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Is It Acceptable to Wear Clothes With Allah’s Name on It?

Answered by Ustadh Salman Younas

Question: I am a football player. I would love to see my name “Habibullah” written on my jersey.

1. Is it acceptable for me to wear my jersey into the toilet since it has Allah’s name on it?

2. Will I be responsible if others who buys my jersey wear it into the toilet?

Answer: Assalamu alaykum

1. The basic rule is that it would be disliked to enter the toilet, which is defined here specifically as the area where one relieves himself, while wearing something with the name “Allah” or a Qur’anic verse and the like.

This dislikedness is lifted though when one covers the name or verse before entering the toilet. Yet, even here it would be best to avoid entering with such names/verses if reasonably possible.

2. You will not be responsible and such a possibility does not render it impermissible for you to put your full name on a jersey but what you mention is certainly something to keep in mind as any Muslim would not wish to see the name of Allah disrespected.

You can always, for example, choose to simply have the name “Habib” on your jersey as opposed to “Habib Allah.”

[Ibn Nujaym, Bahr al-Ra’iq (1:256); Ibn Abidin, Hashiya (6:361); Ibn Qudama, al-Mughni (1:109)]

[Ustadh] Salman Younas

Checked and approved by Shaykh Faraz Rabbani

Ustadh Salman Younas   graduated from Stony Brook University with a degree in Political Science and Religious Studies. After studying the Islamic sciences online and with local scholars in New York, Ustadh Salman moved to Amman where he spent five years studying Islamic law, legal methodology, belief, hadith methodology, logic, Arabic, and tafsir. He is currently a PhD candidate at the University of Oxford and continues his traditional studies with scholars in the United Kingdom.

Knowing Allah Through His Beautiful Names, by Shaykh Faraz Rabbani

Shaykh Faraz Rabbani explained how to know Allah, increase in faith, and become better people through knowing, understanding, and living the meanings of Allah’s 99 Names. This interactive, engaging lesson was delivered in London, England, to young students at the SMS – Supplementary Muslim School (run by the An-Nisa Society), during a December 2016 SeekersHub Global trip.

Resources on the Names of Allah

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What is the Difference Between the Names of Allah al-‘Aziz and al-Qawi?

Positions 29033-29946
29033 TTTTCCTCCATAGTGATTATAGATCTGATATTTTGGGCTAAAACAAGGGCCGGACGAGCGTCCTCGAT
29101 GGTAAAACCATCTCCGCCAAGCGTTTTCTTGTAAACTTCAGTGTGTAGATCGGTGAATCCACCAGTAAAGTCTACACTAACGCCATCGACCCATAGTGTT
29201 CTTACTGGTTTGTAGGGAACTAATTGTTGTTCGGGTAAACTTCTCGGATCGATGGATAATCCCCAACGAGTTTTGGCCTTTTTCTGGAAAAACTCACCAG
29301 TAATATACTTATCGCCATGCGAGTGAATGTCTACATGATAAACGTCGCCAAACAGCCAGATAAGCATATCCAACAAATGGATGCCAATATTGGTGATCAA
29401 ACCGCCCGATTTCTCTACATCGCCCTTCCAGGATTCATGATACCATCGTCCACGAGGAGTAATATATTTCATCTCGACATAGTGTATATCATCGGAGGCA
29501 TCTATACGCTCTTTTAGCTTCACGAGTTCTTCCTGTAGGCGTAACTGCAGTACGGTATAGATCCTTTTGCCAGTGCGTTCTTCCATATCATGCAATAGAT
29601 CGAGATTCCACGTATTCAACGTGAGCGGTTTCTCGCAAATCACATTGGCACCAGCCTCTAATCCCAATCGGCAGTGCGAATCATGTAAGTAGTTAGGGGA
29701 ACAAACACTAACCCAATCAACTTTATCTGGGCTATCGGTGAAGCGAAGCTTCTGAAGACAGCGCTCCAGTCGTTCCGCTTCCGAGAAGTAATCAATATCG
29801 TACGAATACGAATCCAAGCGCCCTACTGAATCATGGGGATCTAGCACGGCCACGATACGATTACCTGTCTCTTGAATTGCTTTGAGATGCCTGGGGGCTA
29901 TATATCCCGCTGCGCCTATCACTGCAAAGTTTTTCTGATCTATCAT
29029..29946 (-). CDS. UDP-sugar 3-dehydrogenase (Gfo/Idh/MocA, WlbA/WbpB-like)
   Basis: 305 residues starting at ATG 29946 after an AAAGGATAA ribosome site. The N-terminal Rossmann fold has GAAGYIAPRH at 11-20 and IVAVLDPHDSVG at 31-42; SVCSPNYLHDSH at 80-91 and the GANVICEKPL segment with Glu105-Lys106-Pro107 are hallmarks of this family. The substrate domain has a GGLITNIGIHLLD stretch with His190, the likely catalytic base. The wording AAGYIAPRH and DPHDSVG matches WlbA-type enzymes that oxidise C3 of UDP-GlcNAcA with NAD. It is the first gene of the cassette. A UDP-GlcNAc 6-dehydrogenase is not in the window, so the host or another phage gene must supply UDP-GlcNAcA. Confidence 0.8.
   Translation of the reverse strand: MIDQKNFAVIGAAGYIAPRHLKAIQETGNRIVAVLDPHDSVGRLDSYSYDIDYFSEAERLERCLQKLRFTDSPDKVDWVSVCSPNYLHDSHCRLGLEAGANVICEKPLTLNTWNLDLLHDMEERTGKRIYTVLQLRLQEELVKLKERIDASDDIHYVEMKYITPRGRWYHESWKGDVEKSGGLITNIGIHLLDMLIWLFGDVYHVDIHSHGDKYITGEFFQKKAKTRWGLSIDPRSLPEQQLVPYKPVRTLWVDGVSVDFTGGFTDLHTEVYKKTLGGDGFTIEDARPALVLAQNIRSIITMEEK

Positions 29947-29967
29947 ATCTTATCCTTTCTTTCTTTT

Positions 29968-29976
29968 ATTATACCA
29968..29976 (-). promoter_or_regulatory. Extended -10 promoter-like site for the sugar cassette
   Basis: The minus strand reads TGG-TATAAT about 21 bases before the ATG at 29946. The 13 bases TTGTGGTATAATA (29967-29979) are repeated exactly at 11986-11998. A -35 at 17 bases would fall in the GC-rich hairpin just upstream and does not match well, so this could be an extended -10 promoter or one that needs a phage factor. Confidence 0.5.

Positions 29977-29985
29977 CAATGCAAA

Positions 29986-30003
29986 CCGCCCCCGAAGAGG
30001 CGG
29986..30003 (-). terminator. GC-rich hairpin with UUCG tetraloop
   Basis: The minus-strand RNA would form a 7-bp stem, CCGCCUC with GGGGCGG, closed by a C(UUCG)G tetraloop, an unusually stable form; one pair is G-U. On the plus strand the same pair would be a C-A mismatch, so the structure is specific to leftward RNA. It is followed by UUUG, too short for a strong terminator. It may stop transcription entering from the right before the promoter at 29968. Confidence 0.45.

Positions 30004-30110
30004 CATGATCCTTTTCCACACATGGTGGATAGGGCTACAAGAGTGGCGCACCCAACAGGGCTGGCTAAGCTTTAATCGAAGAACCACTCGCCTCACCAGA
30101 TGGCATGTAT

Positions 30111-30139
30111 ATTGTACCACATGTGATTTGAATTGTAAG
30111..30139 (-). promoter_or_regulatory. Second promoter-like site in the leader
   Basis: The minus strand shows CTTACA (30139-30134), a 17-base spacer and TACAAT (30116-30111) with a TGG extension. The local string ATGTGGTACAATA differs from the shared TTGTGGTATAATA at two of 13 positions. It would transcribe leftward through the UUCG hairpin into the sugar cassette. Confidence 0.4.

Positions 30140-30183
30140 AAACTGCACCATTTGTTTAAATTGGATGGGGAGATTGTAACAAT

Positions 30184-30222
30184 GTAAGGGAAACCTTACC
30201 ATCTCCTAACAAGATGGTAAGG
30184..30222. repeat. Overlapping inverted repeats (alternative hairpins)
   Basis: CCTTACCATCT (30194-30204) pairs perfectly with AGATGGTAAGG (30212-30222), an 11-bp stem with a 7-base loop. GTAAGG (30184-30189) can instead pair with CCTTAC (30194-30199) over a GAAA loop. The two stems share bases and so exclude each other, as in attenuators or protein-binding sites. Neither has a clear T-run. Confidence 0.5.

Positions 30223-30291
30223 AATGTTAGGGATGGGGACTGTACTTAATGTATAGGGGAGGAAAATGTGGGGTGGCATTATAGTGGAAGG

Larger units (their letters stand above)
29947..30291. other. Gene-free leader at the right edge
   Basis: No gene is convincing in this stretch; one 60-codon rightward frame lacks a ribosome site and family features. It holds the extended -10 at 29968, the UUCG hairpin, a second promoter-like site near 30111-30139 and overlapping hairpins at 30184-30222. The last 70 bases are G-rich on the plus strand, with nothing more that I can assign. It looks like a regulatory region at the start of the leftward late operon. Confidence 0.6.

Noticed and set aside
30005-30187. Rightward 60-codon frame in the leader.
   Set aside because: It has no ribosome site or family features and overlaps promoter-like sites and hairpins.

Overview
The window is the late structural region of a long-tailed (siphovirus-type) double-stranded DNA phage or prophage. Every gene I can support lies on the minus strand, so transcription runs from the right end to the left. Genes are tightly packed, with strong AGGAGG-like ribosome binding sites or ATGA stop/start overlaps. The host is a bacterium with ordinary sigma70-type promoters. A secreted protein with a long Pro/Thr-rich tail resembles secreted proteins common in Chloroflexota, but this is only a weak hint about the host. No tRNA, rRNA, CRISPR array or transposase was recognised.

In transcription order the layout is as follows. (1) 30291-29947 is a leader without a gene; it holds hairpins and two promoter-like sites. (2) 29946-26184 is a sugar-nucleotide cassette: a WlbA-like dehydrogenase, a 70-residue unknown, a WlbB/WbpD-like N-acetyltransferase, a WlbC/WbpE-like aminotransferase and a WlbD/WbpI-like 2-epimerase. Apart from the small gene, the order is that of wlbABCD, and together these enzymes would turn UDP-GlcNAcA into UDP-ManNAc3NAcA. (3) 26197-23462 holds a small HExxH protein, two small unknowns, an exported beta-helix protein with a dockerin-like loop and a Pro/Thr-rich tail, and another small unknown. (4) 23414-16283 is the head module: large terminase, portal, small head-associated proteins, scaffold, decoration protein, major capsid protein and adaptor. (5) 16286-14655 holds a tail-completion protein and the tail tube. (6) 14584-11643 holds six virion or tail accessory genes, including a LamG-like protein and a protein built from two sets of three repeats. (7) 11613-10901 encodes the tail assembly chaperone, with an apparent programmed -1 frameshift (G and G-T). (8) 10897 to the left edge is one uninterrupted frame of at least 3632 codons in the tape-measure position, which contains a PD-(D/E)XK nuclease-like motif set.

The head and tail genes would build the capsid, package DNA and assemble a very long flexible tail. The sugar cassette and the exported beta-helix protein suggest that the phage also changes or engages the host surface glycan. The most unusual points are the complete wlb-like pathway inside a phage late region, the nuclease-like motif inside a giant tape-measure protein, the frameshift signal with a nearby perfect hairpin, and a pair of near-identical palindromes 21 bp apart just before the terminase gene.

Answered by Ustadh Tabraze Azam

Question: Can you explain the differences in Al-Aziz and Al-Qawi?

Answer: Wa alaikum assalam wa rahmatullahi wa barakatuh,

I pray that you are in the best of health and spirits, insha’Allah.

In short, the Names of Allah Most High, al-Qawi and al-`Aziz, overlap in their meaning. They both relate to Allah’s Power, but the latter has a sense of Transcendence.

Allah Most High says, “It is your Lord who is the Strong, the Mighty One.” [Qur’an, 11.66]

Biqa`i explains that al-Qawi is the one who overcomes everything, and al-`Aziz is the one is able to prevent all other. [Biqa`i, Nazm al-Durar]

The Strong One (al-Qawi)

Ghazali writes in relation to the Name of Allah Most High, al-Qawi: Strength (quwwat) is indicative of perfect power. Inasmuch as Allah Most High has the utmost of power and is perfect therein, He is strong. [Ghazali, al-Maqsad al-Asna]

The Mighty One (al-`Aziz)

And with regards to the Name of Allah Most High, al-`Aziz, the scholars have noted a number of potential meanings. But they ultimately return to the two previously mentioned matters: Power and Transcendence. Qushayri brings up four possible meanings of al-`Aziz. He is the one who is Overwhelming, and cannot be overcome; the one who has no similar or equal; the one who is All-Powerful and Strong; or the one who gives Power or Might. [Qushayri, al-Tahbir fi al-Tadhkir]

I’d highly advise taking the following course: The 99 Beautiful Names of Allah

See also: An Introduction to the Significance of Allah’s Beautiful Names

and: llah’s Names Explained: Al-Aziz – Shaykh Faraz Rabbani with Dr. Umar Abd-Allah

And Allah alone gives success.

wassalam,

Tabraze Azam

Checked & Approved by Faraz Rabbani